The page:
Jason Deng, “Wang Ba Pai Zhao Shen Pi Jie Dong” [Suspension of Cybercafe Licenses Lifted], QQ News, March 13, 2009, http://tech.qq.com/a/20090313/000392.htm (in Chinese); “Wang Ba Pai Zhao Kai Jin, Jing Ji Han Dong Zhong De Yi Ba Huo” [Suspension of Cybercafe Licenses Lifted: Positive Effect of Economic Recession], Tien Xia Wang Meng, December 23, 2008, http://www.netbarcn.net/Html/HotTopics/12231117335286.html (in Chinese); “Zengzhou 2009 Nian Wang Ba Pai Zhao Jiang Shi Du Fang Kai Shen Pi” [Zengzhou Cybercafe License Ban to Be Lifted in Moderation in 2009],) Henan News Daily, February 23, 2009, http://www.netbarcn.net/Html/todaynetbar/02232050122415.html (in Chinese).
“Quan Guo Ge Di Guan Yu Wang Ba Pai Zhao Jie Jin De Xing Wen Hui Zong” [Cybercafe Licensing Ban Lifted Across the Country – News Summary], Tien Xia Wang Meng, December 23, 2008, http://www.netbarcn.net/Html/PolicyDynamic/12231119046113.html (in Chinese); “Wang Ba Shen Pi Bing Dong 7 Nian Jie Jin” [Seven-year Freeze on Internet Cafe Licenses Lifeted], [Wangba.net, January 19, 2010, http://www.wangba.net/xinwen/12638974233019.shtml (in Chinese).
“China Shuts Over 60,000 Porn Websites This Year,” Reuters, December 30, 2010, http://www.reuters.com/article/idUSTOE6BT01T20101230.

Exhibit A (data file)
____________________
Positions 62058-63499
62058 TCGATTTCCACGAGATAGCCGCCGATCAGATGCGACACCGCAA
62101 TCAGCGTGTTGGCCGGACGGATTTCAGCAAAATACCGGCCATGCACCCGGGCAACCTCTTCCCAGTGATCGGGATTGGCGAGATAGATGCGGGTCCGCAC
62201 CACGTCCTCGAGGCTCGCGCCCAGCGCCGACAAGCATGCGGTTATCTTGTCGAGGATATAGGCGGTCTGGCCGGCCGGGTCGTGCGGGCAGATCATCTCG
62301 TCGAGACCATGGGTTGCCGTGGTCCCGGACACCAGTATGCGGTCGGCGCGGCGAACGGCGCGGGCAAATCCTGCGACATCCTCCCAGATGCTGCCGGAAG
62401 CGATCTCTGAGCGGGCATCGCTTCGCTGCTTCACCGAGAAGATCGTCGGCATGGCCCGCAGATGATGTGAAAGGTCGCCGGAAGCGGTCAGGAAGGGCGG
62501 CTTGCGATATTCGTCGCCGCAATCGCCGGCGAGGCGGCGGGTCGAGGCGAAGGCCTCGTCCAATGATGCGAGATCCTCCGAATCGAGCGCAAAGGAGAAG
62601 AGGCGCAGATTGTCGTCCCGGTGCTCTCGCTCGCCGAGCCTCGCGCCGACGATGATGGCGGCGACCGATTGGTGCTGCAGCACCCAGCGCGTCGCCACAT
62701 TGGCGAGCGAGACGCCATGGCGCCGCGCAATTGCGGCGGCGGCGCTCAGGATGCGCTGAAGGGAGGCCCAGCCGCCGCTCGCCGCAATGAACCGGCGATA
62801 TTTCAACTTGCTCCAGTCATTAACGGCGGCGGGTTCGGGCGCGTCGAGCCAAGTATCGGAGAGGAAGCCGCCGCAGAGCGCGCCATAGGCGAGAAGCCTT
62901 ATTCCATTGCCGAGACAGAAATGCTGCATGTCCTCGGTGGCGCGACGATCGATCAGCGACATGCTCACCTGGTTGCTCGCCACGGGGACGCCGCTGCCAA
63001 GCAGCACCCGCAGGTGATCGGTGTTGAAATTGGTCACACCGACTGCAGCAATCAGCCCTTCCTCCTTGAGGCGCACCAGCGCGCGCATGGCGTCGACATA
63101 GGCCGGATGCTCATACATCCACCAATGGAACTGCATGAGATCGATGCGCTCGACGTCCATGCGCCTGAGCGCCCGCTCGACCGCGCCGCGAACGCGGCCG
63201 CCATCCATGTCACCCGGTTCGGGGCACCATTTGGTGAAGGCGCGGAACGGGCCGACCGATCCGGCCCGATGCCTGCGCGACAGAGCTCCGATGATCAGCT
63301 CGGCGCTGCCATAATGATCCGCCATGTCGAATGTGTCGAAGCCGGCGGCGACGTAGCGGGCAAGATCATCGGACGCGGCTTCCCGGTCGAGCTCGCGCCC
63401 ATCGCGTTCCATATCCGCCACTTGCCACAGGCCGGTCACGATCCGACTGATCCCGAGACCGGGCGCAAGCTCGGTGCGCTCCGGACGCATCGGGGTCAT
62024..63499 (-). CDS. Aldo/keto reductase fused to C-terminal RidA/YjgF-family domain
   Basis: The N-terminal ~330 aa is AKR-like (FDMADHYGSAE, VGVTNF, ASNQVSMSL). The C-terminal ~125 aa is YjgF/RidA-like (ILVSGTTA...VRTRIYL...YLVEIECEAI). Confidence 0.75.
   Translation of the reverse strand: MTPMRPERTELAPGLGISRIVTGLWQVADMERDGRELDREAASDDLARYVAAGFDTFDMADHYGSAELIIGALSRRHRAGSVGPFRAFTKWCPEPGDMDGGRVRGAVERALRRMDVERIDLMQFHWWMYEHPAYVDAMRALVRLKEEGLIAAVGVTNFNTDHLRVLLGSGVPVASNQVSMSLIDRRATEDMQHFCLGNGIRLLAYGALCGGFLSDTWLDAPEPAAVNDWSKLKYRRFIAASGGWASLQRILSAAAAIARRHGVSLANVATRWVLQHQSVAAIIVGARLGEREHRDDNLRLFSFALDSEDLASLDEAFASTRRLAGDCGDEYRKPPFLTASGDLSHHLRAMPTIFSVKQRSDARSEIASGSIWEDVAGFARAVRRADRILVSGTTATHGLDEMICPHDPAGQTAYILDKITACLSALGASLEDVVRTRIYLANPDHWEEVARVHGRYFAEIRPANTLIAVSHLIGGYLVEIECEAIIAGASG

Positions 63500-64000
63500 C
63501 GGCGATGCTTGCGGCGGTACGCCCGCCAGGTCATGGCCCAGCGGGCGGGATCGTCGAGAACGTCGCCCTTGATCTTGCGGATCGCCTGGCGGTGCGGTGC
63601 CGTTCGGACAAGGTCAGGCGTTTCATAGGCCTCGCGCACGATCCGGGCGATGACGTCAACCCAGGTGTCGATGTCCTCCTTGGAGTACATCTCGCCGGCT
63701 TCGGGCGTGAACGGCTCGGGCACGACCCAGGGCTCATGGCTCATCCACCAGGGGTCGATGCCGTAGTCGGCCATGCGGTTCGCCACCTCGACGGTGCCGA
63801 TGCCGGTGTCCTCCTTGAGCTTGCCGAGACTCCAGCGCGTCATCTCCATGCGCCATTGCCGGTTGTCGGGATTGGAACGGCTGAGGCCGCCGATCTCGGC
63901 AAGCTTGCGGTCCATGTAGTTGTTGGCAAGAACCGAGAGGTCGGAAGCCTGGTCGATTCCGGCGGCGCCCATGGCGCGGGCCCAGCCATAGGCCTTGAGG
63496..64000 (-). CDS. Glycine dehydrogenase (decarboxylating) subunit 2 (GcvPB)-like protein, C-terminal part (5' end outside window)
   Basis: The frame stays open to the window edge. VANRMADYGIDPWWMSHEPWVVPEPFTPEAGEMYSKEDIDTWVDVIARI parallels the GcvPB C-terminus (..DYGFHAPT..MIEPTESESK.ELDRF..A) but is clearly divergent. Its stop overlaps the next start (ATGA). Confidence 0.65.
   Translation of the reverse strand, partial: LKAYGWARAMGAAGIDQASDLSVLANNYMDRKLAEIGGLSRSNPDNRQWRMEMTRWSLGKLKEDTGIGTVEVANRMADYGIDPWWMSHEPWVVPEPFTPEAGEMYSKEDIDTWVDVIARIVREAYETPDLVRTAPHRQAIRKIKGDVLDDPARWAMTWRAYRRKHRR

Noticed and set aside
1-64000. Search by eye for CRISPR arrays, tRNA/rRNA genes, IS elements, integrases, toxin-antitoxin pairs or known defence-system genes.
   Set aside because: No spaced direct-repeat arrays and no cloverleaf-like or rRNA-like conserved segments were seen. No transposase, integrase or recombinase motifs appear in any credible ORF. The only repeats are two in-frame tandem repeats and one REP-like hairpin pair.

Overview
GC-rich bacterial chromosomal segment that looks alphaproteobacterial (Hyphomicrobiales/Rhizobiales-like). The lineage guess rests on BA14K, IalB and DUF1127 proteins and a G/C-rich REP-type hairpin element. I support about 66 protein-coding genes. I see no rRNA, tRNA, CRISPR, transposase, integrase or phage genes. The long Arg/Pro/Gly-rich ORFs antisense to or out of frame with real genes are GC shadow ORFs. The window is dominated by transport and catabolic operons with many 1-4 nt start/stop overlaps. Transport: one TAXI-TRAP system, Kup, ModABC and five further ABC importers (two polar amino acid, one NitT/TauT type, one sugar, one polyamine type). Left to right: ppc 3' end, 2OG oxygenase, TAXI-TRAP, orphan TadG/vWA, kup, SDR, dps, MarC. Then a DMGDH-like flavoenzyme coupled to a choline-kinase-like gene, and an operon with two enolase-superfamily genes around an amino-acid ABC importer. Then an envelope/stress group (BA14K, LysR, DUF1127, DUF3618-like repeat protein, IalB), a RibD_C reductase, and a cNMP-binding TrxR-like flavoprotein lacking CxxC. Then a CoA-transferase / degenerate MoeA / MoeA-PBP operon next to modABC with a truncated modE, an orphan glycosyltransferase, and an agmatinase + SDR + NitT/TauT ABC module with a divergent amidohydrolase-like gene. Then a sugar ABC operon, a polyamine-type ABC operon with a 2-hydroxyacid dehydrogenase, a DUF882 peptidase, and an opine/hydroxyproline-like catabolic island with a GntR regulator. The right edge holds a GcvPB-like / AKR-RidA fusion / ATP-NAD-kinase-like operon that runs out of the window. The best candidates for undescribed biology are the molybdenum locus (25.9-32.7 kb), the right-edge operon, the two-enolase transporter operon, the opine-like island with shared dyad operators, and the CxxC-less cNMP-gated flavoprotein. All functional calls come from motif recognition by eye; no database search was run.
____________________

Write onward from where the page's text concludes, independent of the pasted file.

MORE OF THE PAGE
CHINA FREEDOM HOUSE Freedom on the Net least as forcefully.24 The most systematically censored topics include criticism of top leaders, independent evaluations of China’s rights record, violations of minority rights in Tibet and Xinjiang, the Falun Gong spiritual group, the 1989 Beijing massacre, pro-Taiwanese independence viewpoints, and various dissident initiatives that challenge the regime on a systemic level.25 These standing taboos are supplemented by regular directives on negative developments such as tainted-food scandals, environmental disasters, and deaths in police custody. Broader politically-oriented terms like “democracy,” “human rights,” and “freedom of speech” are subject to less extensive censorship.Blocking access to foreign websites is a key component of technical filtering. In addition, deep-packet inspection technologies employed by the authorities enable the filtering of particular pages within otherwise approved sites if the pages are found to contain blacklisted keywords in the URL path.27 Filtering by keyword is also implemented in instant-messaging services, such as TOM Skype and QQ, and the necessary software is built into the application upon installation.A large share of censorship is enforced at the level of state-run news outlets and private companies operating a variety of websites. These entities are required by law to ensure—either automatically or manually—that content banned by party and government censorship orders is not posted or circulated widely. They risk losing their business licenses if they fail to comply, and many companies employ large staffs to carry out this task. A series of documents leaked by an employee of the Baidu search engine in April 2009 highlighted both the breadth of topics censored and the complexity of the system used to identify and remove targeted content.29 In October 2010, a general manager at Baidu Tie Ba reportedly Hung Huang, “Censorship in Chinese Media,” Economix, September 25, 2008, http://economix.blogs.nytimes.com/2008/09/25/censorship-in-chinese-media/.